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Posts by Rabbi Nicole Guzik

Some Coffee and Some Gratitude


After your coffee, start your day with opportunity. I was recently in a conversation with a Bat Mitzvah student and she frequently used the word, “opportunity.” That to start her Bat Mitzvah studying and preparation was an opportunity. To have the ability to participate in the minyan, be counted, and improve this community with her presence was an opportunity and a gift. When I asked her what she meant, she explained that as a bat mitzvah, it will be her turn to infuse meaning in the mitzvot. It reminded me that so often we perform mitzvot, engage in obligations and…

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Do You Believe In God?


A recent Pew study finds that 80% of Americans believe in God and 9% of those that say they don’t, believe in some higher power. That is a pretty high percentage of people seeking something greater than themselves. It is even more astounding that those who claim to be “non-believers,” admit to believing something when pushed a little further. Perhaps you believe in a God that is described in the Bible. Maybe you believe in a God that is all-knowing and ever-present. Possibly you believe in something that doesn’t fit the name “God,” but you feel the presence of something reverberating throughout…

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If Only We Could Tell Them


Rabbi Sherman and I have developed a wonderful friendship with Pastor JP Foster from Faithful Central Bible Church, close by in Inglewood. Pastor Foster serves thousands and thousands of Christians; he spoke at our Orden Family MLK Shabbat, traveled to Israel with other Christian faith leaders, and is developing an unbreakable bond with the land of Israel. We most recently traveled together to the AIPAC conference and to experience the conference through his eyes was truly remarkable. He and I bantered through the sessions and we teased about which speaker, which moment would be the one we shared during our…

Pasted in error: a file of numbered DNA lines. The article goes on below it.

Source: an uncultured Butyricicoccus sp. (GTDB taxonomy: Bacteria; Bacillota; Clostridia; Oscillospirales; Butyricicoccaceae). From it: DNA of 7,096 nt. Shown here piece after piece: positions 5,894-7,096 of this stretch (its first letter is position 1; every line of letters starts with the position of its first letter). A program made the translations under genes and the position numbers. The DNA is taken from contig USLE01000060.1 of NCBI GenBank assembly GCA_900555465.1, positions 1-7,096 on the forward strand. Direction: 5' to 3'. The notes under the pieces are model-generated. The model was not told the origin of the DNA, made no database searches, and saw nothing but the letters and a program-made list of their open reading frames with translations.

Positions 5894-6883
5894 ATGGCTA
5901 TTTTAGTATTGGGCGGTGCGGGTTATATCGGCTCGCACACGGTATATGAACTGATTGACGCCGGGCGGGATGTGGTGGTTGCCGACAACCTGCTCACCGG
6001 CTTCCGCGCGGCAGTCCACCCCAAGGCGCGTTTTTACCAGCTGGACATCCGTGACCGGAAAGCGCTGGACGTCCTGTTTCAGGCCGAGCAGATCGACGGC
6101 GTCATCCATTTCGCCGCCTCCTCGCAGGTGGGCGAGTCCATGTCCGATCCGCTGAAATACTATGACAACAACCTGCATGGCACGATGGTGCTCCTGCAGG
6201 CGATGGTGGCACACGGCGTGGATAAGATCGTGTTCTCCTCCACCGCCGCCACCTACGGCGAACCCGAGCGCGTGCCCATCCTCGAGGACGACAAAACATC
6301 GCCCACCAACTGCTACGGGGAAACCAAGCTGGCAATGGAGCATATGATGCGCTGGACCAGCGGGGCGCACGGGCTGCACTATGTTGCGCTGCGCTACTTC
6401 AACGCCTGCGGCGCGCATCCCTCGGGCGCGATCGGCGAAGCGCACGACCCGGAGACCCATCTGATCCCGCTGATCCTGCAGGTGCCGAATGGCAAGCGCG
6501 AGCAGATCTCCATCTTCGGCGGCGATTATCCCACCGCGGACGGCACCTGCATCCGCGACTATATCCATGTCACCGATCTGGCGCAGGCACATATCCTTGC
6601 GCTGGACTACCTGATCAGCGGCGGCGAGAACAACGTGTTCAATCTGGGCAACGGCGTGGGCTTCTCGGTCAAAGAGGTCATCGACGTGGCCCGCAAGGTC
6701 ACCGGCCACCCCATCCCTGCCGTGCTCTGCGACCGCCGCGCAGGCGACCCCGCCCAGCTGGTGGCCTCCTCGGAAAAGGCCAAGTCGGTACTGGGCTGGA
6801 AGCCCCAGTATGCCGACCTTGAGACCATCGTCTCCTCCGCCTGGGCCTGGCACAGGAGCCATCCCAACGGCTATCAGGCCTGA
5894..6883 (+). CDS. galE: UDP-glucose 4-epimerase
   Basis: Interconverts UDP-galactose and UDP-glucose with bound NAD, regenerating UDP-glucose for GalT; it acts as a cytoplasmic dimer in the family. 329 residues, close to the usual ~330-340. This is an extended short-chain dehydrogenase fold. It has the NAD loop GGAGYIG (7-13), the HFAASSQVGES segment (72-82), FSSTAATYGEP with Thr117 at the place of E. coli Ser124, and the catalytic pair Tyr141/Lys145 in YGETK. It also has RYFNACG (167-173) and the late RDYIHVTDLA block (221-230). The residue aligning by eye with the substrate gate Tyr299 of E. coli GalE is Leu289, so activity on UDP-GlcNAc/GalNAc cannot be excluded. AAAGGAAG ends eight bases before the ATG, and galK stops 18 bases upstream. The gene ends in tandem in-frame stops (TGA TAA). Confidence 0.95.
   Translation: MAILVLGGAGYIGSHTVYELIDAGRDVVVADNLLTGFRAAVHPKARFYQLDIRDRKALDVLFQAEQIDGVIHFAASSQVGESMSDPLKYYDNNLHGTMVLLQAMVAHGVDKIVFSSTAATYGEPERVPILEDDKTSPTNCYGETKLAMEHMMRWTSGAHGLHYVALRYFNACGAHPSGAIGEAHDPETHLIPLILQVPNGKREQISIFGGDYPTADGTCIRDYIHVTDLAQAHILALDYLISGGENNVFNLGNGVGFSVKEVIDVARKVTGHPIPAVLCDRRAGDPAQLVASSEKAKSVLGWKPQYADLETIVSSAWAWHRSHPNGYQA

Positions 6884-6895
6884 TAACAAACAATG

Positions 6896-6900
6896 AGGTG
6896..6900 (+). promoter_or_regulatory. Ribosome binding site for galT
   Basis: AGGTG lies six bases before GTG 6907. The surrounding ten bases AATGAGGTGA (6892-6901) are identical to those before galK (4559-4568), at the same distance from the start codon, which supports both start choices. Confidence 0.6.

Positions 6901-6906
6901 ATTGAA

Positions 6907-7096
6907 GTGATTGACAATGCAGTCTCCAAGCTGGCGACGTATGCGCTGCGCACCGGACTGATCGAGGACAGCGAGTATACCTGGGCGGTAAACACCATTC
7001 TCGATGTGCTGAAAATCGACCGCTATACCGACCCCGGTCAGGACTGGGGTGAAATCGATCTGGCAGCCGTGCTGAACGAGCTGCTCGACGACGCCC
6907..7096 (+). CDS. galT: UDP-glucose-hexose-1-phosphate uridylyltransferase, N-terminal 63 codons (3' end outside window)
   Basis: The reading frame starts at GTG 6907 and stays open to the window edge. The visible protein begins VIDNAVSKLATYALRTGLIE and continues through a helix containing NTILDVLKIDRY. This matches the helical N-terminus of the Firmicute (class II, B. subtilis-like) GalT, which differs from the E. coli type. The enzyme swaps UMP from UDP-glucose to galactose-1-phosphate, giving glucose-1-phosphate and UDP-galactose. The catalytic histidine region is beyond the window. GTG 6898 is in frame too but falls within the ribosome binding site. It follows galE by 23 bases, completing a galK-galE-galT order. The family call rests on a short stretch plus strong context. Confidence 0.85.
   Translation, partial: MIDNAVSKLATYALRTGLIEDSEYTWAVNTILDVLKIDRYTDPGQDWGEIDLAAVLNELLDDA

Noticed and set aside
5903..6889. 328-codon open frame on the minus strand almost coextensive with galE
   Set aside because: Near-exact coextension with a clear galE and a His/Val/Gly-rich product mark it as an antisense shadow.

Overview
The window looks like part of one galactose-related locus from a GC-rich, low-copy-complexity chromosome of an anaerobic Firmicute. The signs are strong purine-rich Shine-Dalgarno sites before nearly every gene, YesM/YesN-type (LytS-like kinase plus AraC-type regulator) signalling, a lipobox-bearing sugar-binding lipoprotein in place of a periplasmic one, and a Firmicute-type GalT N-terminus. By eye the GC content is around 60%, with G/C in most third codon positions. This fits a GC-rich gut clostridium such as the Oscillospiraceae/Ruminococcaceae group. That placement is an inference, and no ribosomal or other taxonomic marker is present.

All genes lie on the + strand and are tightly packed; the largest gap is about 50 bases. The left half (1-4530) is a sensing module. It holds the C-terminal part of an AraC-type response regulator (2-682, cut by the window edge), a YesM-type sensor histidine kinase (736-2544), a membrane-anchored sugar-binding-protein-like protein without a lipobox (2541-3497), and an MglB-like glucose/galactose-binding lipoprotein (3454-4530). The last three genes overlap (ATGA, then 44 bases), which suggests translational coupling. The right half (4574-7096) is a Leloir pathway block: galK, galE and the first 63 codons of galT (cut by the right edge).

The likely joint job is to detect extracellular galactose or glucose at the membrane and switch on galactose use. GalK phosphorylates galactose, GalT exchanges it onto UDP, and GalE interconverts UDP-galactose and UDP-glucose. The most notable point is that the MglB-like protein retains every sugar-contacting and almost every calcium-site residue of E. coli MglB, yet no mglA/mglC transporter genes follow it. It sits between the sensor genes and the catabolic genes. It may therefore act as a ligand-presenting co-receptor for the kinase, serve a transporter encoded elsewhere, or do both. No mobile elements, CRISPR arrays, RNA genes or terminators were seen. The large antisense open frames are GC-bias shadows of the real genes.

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To Remember and To Teach


I stood in Auschwitz one year ago. Sinai Temple’s Sisterhood took members of our congregation to Poland on March of the Living. On the trip we met Holocaust survivors that implored us to understand how easily hatred seeps into the brain, how easily we let ignorance take over. That one can’t imagine how “this” could happen…and then it does. We are not immune to the atrocities that transpired a little over seventy years ago. The Sinai Temple Teen Center made a beautiful video, asking Holocaust survivors for life advice: how to endure ups and downs, failures and disappointments and most…

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Do You Make Others Feel Powerless?


How do we translate the message of Passover into the reality of the everyday? Maimonides, in the Mishneh Torah, helps us in discovering an answer. He explains that in Leviticus 19:36 there are two seemingly disconnected ideas. The Torah speaks about not committing an injustice in the workplace and God freeing us from the land of Egypt. Why are these two ideas juxtaposed one to the other? Rabbi Chaim Seidler-Feller explains that Maimonides was trying to show that observing ethical behavior in one’s profession is living out the meaning of the Exodus. Not many of us have as much power…